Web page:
Front panel removal

Oh dear, what a long gap between posts, sorry to my followers. I’ve not had a brilliant year so far what with health issues and work getting in the way of everything, and any precious spare time seems to be spent wrestling with hedges or up in the loft sorting out crumbling-house issues. Never mind, a backdated post to start getting up-to-date with the limited progress I’ve made on the Land Rover, this one documents an evening spent removing the front radiator panel and associated items.

Shortly after buying the vehicle I acquired a repaired front panel from an Ebay seller. However I didn’t want to fit it before now as it would have to be modified to accommodate the intercooler and Disco radiator so it was safely stored in shed No. 3. (My ‘best’ shed!).

The pictures kind of speak for themselves so here we go:

Front panel removal

In case you’re wondering, the rusty strip in the centre aperture was ‘supporting’ the electric cooling fan. I had assumed this was a ‘Kenlowe’ unit but it appears to come from a Renault or similar.

Front panel removed

The steering and tracking rods aren’t as bad as they look. Notice the large holes through the front cross-member where I guess a winch was once fitted by someone with a wandering drill. Inside each wing there should be two plates with captive bolts for attaching to the front panel. These had been replaced at some time with bolts and washers and now the aluminium has corroded so they weren’t actually doing much, most just pulled through.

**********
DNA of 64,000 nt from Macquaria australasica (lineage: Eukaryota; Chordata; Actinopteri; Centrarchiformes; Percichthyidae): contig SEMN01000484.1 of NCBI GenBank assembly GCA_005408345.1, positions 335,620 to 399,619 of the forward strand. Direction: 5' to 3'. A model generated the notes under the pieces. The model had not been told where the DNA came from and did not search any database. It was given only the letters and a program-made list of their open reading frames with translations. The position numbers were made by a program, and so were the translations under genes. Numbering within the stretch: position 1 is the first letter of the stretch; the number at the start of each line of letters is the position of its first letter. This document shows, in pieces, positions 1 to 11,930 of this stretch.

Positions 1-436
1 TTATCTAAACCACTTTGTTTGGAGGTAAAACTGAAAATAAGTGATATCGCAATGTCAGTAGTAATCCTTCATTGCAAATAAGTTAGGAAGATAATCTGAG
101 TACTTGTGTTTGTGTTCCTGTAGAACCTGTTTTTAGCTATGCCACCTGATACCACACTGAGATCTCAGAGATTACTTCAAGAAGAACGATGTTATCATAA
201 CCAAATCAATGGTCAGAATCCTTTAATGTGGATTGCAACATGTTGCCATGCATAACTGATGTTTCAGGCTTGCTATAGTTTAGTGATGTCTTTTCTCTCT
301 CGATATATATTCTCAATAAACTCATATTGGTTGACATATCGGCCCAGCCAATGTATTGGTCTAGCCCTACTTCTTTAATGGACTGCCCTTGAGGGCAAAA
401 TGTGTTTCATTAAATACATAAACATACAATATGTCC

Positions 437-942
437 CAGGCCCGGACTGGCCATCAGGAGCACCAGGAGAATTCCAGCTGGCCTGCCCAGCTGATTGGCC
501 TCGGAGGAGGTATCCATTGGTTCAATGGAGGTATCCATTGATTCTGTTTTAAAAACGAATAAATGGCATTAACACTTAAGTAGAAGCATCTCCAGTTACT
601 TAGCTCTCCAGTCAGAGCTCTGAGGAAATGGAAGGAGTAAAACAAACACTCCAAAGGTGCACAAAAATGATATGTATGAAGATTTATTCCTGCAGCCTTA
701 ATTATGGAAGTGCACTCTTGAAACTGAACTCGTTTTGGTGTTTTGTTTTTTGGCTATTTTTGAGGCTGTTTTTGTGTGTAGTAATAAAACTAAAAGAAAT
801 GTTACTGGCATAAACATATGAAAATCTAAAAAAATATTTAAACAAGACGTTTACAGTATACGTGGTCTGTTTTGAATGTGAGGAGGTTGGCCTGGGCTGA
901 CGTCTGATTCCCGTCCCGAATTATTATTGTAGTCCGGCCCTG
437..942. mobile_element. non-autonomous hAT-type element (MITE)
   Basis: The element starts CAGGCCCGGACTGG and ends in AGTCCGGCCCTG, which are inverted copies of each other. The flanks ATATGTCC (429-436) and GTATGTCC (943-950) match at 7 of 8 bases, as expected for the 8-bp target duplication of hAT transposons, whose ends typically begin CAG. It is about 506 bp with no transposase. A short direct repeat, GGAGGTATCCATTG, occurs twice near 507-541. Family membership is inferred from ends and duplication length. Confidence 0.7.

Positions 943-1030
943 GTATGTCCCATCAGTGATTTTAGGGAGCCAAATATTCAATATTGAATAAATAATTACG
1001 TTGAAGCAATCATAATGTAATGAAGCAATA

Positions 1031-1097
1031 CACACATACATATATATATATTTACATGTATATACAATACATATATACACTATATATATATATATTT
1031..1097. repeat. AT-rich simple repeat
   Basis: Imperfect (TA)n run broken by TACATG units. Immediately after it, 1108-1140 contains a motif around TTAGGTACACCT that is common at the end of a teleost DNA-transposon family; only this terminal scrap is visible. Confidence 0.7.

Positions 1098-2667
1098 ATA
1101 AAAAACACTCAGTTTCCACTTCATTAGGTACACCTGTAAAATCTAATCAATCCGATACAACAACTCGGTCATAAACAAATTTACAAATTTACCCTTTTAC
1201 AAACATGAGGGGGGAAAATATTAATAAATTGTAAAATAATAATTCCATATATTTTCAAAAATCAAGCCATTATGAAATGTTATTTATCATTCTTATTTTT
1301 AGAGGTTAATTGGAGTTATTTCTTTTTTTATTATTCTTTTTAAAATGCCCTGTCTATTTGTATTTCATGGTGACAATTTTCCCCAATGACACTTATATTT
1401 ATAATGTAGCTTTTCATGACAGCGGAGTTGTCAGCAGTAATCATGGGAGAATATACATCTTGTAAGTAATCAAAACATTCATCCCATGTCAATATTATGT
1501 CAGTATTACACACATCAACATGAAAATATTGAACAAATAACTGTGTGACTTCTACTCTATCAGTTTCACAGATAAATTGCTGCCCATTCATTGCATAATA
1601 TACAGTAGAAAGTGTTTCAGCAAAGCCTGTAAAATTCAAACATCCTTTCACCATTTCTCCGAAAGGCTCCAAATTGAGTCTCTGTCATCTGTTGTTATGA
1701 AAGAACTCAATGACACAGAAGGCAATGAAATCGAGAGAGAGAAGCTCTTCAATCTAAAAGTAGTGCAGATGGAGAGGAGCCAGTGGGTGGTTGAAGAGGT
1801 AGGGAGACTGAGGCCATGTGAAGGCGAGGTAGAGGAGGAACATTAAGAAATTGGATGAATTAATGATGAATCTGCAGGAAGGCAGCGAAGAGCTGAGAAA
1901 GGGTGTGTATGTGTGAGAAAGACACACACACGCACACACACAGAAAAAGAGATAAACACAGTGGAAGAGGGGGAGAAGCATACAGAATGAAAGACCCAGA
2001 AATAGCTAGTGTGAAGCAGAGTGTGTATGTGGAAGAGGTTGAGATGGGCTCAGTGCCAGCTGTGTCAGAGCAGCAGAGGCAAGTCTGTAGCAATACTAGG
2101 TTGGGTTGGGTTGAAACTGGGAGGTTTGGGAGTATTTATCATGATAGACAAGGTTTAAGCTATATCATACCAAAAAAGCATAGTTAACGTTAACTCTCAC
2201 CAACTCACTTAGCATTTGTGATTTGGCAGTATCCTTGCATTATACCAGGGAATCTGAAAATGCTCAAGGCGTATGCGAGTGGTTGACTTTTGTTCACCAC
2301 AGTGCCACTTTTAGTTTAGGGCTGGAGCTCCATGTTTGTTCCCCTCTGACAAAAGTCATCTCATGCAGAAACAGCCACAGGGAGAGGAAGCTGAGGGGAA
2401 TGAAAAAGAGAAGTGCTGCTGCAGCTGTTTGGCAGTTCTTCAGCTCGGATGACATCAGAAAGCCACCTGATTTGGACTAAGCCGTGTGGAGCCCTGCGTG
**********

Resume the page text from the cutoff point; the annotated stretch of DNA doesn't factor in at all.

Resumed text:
In this image you can see the very long alternator belt. I’m not keen on this arrangement, I assume that bracket also held the air-con compressor unit when the engine was in its original vehicle. I would like to fit a series alternator bracket and alloy spacer to give a shorter belt but these brackets are hard to find and making £50 or more.

Front crossmember

Note the two sections of angle that had been welded on to support the Disco radiator.

Inner wing corrosion
Inner wing

The nearside inner wing had been significantly butchered (out of shot) during the engine conversion process to accommodate the turbo so some work will be needed to regain rigidity.

Front panel and intercooler
Front panel rust damage
Front panel rust damage

These images show the typical rust damage that happens on these vehicles, so no surprises there.

Radiator, cooling fan

The Disco radiator is in very good condition so hopefully I can sell this (if the non-turbo arrangement works). Also pictured is the fan which I’m surprised still runs due to thick rust on every metal part, a sturdy bracket that was fitted to the top of the radiator panel to support the intercooler and the plastic grille, even that has had various holes drilled at some stage.

Thanks for reading…


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